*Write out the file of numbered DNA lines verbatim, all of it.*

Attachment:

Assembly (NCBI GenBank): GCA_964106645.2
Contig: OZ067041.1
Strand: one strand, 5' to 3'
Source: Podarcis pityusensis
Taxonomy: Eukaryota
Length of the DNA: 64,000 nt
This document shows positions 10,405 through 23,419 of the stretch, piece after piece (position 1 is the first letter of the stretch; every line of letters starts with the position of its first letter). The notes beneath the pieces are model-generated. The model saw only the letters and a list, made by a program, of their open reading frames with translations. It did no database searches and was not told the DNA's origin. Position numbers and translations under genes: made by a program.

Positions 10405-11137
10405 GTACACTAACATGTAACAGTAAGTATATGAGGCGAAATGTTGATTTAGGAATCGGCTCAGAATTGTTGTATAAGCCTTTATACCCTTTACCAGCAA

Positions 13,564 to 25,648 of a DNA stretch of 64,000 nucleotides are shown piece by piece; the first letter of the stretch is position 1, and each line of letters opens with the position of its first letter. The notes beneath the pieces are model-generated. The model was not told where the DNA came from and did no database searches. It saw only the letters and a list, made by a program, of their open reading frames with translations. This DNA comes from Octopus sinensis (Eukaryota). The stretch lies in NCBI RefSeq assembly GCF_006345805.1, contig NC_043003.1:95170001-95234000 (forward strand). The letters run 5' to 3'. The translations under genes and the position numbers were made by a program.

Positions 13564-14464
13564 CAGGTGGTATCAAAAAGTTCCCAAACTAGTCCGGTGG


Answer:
Assembly (NCBI GenBank): GCA_964106645.2
Contig: OZ067041.1
Strand: one strand, 5' to 3'
Source: Podarcis pityusensis
Taxonomy: Eukaryota
Length of the DNA: 64,000 nt
This document shows positions 10,405 through 23,419 of the stretch, piece after piece (position 1 is the first letter of the stretch; every line of letters starts with the position of its first letter). The notes beneath the pieces are model-generated. The model saw only the letters and a list, made by a program, of their open reading frames with translations. It did no database searches and was not told the DNA's origin. Position numbers and translations under genes: made by a program.

Positions 10405-11137
10405 GTACACTAACATGTAACAGTAAGTATATGAGGCGAAATGTTGATTTAGGAATCGGCTCAGAATTGTTGTATAAGCCTTTATACCCTTTACCAGCAA

Positions 13,564 to 25,648 of a DNA stretch of 64,000 nucleotides are shown piece by piece; the first letter of the stretch is position 1, and each line of letters opens with the position of its first letter. The notes beneath the pieces are model-generated. The model was not told where the DNA came from and did no database searches. It saw only the letters and a list, made by a program, of their open reading frames with translations. This DNA comes from Octopus sinensis (Eukaryota). The stretch lies in NCBI RefSeq assembly GCF_006345805.1, contig NC_043003.1:95170001-95234000 (forward strand). The letters run 5' to 3'. The translations under genes and the position numbers were made by a program.

Positions 13564-14464
13564 CAGGTGGTATCAAAAAGTTCCCAAACTAGTCCGGTGG